Optimising the airflow performance of ventilators for natural ventilation in buildings.

CHILENGWE, Nelson. (2005). Optimising the airflow performance of ventilators for natural ventilation in buildings. Doctoral, Sheffield Hallam University (United Kingdom)..

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Abstract

Ventilation is essential if an adequate environment in buildings is to be provided. Natural ventilation is a sustainable method commonly used to achieve this. Natural ventilation can occur from random flow of air through unintentional (adventitious) openings, commonly referred to as infiltration, or can be facilitated through purpose-provided openings - commonly called controlled natural ventilation. Stringent national and international regulations have led to building structures becoming more and more air-tight so that ventilation is confined to airflow through intentionally provided openings only. These purpose-provided openings typically consist of one or a combination of basic components such as louvers, insect-screens or noise baffles. An extensive literature review indicated that the airflow performance of combinations of such components has neither been thoroughly determined nor fully understood, making it difficult to accurately predict their building performance. This investigation set out to answer some of these questions by employing experimental and computational fluid dynamics (CFD) parametric studies. For the experimental study, a test rig was designed and constructed in accordance with European Standard BS EN 13141-1: 2004. The text rig was designed with sufficient flexibility to enable individual components and combinations of various components to be investigated. Components tested ranged from ordinary slots fabricated from pine wood to commercial ventilators and mesh-screens as are commonly found in natural ventilation applications. The results of this investigation indicate that the overall airflow properties of a ventilator are influenced by the combination of constituent components, the manner in which the components are incorporated into a ventilator and also the direction of airflow through it. A CFD study utilising three-dimensional models of some of the components tested during the experimental phase, and employing the k - ? turbulence representation was facilitated by a commercial software package (FLOVENT). Comparisons between CFD results and experimental data were reasonable and acceptable. A new mathematical approach, based up on experimental results, to analyse the airflow properties of combinations of ventilator components is introduced in this thesis. The proposed equations enable relative assessments of the impacts of each component on the overall airflow performance of a ventilator to be made. Comparisons between results from the proposed equations and those obtained experimentally showed good agreement. Although more work could be done to understand the physical meaning of the equations proposed, the author believes that this investigation has set a foundation for a generic representation of ventilator airflow performance. As such, refinements to the proposed equations would inevitably result if further research into this task is undertaken.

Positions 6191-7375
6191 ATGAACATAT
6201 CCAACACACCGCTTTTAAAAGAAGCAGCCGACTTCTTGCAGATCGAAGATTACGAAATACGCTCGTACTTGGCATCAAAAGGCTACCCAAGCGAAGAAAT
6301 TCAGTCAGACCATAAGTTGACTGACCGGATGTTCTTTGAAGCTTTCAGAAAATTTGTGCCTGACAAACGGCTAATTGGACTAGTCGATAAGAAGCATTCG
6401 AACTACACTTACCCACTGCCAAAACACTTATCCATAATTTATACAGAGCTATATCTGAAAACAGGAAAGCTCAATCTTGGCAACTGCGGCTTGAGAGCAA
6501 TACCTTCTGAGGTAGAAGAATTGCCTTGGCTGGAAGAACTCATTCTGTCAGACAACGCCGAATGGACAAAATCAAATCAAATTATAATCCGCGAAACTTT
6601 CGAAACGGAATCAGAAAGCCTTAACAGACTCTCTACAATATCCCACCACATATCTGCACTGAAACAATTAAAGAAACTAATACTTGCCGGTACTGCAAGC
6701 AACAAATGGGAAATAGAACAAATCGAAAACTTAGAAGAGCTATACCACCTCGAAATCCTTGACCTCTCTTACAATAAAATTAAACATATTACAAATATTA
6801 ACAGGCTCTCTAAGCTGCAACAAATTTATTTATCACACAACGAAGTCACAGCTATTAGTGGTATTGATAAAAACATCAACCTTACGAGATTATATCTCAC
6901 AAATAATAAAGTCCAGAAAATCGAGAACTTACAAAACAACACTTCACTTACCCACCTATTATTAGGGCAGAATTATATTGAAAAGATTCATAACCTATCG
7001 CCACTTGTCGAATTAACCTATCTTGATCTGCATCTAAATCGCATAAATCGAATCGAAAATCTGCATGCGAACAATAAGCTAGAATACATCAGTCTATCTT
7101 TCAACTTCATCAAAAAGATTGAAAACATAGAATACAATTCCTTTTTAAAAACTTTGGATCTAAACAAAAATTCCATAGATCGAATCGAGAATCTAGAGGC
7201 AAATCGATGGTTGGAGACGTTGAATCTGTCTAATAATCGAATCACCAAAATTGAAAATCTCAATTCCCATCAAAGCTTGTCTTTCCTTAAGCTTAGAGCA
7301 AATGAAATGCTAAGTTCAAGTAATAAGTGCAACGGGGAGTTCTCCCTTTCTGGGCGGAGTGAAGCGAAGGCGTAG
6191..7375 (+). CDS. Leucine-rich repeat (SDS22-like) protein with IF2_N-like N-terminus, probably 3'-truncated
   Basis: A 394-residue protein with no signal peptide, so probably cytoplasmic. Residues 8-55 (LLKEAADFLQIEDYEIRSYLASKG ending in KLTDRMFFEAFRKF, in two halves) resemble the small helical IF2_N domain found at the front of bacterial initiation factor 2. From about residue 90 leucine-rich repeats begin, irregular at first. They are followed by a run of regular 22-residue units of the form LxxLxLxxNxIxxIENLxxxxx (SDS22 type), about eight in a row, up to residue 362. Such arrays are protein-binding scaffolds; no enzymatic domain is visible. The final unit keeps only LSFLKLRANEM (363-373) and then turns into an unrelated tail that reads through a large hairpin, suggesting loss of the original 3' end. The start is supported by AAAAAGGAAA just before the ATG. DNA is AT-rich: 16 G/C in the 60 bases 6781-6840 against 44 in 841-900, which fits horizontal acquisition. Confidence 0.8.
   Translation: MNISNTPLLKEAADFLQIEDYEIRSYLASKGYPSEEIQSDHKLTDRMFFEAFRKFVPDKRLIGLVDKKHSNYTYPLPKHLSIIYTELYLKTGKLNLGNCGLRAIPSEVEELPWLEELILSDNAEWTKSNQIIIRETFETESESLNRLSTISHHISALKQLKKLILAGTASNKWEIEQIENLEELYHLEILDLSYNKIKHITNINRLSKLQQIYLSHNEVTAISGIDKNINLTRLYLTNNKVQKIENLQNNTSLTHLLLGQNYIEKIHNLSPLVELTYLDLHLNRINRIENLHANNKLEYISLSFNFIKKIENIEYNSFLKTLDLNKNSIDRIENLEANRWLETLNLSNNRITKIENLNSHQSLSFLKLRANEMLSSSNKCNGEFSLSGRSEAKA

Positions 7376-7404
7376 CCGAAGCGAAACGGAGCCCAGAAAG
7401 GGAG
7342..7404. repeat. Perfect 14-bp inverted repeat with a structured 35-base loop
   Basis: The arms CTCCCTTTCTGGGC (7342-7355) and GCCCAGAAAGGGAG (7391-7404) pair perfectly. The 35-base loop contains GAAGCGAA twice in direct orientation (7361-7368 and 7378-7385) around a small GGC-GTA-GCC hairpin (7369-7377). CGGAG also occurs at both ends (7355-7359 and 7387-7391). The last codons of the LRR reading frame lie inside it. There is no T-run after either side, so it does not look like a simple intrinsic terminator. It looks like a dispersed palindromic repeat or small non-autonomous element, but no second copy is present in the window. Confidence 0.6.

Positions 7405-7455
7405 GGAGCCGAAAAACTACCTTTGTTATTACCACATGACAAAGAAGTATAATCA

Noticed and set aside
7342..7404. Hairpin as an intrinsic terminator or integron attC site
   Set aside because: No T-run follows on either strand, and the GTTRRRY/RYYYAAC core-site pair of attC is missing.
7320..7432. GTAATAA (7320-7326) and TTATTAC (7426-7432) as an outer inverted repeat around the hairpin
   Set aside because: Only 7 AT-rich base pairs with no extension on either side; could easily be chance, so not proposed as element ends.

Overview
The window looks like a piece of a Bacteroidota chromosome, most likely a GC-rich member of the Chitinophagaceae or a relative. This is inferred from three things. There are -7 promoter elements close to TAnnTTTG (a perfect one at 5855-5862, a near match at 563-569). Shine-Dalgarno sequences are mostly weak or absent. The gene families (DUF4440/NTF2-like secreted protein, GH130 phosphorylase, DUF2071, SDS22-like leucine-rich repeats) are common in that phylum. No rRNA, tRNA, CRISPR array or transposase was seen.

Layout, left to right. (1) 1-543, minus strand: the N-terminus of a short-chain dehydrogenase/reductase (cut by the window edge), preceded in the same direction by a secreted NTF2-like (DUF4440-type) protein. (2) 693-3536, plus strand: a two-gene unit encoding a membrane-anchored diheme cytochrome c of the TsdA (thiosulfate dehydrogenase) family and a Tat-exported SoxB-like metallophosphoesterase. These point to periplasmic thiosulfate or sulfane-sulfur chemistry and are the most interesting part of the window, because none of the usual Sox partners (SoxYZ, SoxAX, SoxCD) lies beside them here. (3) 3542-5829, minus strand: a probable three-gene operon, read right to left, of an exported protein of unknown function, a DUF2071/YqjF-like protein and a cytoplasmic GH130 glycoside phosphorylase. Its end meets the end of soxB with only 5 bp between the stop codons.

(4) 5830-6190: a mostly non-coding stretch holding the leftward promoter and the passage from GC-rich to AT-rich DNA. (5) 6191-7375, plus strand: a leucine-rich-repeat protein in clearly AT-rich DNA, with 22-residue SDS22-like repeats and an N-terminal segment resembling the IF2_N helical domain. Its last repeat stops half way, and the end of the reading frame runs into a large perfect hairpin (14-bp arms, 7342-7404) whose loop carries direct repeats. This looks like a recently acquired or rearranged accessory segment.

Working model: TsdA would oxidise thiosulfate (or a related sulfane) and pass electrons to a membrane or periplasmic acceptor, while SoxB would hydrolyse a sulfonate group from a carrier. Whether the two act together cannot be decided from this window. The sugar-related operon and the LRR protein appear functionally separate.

Item Type: Thesis (Doctoral)
Additional Information: Thesis (Ph.D.)--Sheffield Hallam University (United Kingdom), 2005.
Research Institute, Centre or Group: Sheffield Hallam Doctoral Theses
Depositing User: EPrints Services
Date Deposited: 10 Apr 2018 17:19
Last Modified: 10 Apr 2018 17:19
URI: http://shura.shu.ac.uk/id/eprint/19458

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